I have been trying to search for a similar example to check for a password field, but I couldn’t find one. I checked out a few websites using DOMinspector  and noticed that the ‘type’ for the password field is usually “password”,  so I used this as one of the condition to determine whether the option should be disabled.

…….
var passValue = document.popupNode.value;
var isHidden = ! (gContextMenu.isContentSelection() || gContextMenu.onTextInput);
var isDisabled = !(type == “password” && passValue);
…….

One possible problem is that the option will be enabled whenever there is value in the password field, i.e it is not empty. Previously, I had wanted to enable it only when there is a password saved on this webpage. But I haven’t been able to do that. Not sure if this is a good way to do it. Please feel free to point out to me if there is a better way.

I have been looking at the passwordmanager related code in the /toolkit/component. As expected, they are not easy to understand. I managed to find a related XPCOM interface nsiLoginManager which provides methods to manage logins.  PasswordManager.js seems to be leveraging on this interface to remove the logins. But there are other parts of the code that I couldn’t really understand the purpose.

Instead, I tried to directly make use of the nsiLoginManager interface. It seemed to be able to delete the passwords saved. What I am trying to do is to use the findLogins() method to find the related logins saved for this webpage that is being visited, and then delete using the removeLogin() method.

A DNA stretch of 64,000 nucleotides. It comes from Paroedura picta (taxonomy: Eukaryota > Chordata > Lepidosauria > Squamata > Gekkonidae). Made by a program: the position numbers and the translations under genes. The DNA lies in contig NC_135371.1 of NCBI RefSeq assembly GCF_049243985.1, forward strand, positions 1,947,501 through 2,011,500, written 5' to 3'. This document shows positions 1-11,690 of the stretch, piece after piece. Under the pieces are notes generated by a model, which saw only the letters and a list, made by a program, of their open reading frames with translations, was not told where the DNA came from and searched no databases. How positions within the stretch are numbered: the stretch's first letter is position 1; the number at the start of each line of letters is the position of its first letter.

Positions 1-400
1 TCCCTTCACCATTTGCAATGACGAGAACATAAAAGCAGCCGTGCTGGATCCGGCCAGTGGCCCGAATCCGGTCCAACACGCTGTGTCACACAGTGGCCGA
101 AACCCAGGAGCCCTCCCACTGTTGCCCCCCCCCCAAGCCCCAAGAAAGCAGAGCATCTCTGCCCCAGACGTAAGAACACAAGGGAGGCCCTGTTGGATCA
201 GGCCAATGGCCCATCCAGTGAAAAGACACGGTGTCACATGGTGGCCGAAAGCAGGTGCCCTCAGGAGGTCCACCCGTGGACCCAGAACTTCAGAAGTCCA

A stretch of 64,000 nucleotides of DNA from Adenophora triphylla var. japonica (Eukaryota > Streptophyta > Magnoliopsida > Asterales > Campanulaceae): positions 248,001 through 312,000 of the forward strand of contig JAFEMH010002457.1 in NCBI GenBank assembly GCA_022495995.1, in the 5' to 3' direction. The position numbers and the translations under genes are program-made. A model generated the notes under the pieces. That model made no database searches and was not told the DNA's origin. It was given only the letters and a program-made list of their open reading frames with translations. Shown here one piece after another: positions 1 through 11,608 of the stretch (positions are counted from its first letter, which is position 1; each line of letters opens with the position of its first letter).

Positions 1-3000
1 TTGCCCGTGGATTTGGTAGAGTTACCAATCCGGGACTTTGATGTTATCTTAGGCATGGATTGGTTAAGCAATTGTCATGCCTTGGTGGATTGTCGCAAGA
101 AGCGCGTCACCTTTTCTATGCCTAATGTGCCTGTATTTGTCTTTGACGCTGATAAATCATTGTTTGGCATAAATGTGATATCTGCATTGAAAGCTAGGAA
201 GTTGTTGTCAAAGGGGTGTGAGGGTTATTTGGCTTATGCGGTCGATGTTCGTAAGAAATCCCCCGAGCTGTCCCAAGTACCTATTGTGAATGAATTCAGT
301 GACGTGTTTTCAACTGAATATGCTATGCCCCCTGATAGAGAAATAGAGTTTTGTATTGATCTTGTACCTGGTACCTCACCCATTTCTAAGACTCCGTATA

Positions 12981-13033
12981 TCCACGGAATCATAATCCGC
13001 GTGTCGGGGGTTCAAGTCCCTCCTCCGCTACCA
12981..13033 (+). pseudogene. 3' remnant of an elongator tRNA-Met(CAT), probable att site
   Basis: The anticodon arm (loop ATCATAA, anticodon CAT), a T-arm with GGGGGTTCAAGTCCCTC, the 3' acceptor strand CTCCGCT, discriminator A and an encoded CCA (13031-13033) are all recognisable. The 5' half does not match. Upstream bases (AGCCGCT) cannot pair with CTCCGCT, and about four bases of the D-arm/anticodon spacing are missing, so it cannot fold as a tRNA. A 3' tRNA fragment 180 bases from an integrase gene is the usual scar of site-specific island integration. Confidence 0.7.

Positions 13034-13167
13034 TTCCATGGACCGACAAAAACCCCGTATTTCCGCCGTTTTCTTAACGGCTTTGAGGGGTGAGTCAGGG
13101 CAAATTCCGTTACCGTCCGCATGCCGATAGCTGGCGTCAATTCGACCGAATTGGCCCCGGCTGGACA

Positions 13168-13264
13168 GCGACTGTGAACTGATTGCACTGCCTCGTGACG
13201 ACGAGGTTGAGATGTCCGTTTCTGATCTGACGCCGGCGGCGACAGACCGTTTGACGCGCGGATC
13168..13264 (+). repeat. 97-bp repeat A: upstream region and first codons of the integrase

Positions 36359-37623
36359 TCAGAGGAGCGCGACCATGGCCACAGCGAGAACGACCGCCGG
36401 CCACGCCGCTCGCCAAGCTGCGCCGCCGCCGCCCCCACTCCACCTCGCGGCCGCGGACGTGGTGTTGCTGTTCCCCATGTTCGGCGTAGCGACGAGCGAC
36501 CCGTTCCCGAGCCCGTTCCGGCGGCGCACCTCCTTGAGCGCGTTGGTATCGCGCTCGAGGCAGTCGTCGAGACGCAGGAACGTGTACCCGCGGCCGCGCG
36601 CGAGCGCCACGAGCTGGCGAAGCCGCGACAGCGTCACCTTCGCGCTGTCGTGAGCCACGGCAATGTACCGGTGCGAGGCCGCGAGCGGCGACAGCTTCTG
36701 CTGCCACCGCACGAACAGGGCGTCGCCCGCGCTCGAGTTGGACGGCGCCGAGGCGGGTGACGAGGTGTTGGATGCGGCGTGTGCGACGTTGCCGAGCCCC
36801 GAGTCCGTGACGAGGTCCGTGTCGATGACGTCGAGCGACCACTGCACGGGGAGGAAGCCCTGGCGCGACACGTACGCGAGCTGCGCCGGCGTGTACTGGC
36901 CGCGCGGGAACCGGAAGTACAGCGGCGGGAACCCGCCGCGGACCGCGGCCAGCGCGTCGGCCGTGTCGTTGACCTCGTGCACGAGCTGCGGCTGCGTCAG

I am having difficulty in using the findLogins() to retrieve the password. The arguments needed to search for the logins are ‘hostname’, ‘formSubmitURL’ and ‘httpRealm’. As I am currently only working on logins obtained from HTML form, so httpRealm can be set to null. I haven’t been able to retrieve the hostname of the webpage. Tried ‘document.URL’ and ‘window.location’ and they don’t seem to work. As for the formSubmitURL, I tried using ‘document.popupNode.form.action’ but it returns a full path of the form which is different with what is required.

Lastly, I am not very sure whether using the interface directly would introduce bugs or break other parts of the code. If anyone has any idea, please feel free to let me know.

Finding the relevant part of the code

February 16, 2009

I noticed that the options menu that appear when we right click, differ depending on which area we are right-clicking on. When we right click on a text field (including password text field), the options that pop up are different with when we right click on other area, such as image. So, I think I’ll have to find the relevant part of code that handles the displaying of options according to the area.  I have been exploring the browser using DOMinspector.  Thanks to a clear and helpful guide from Gary.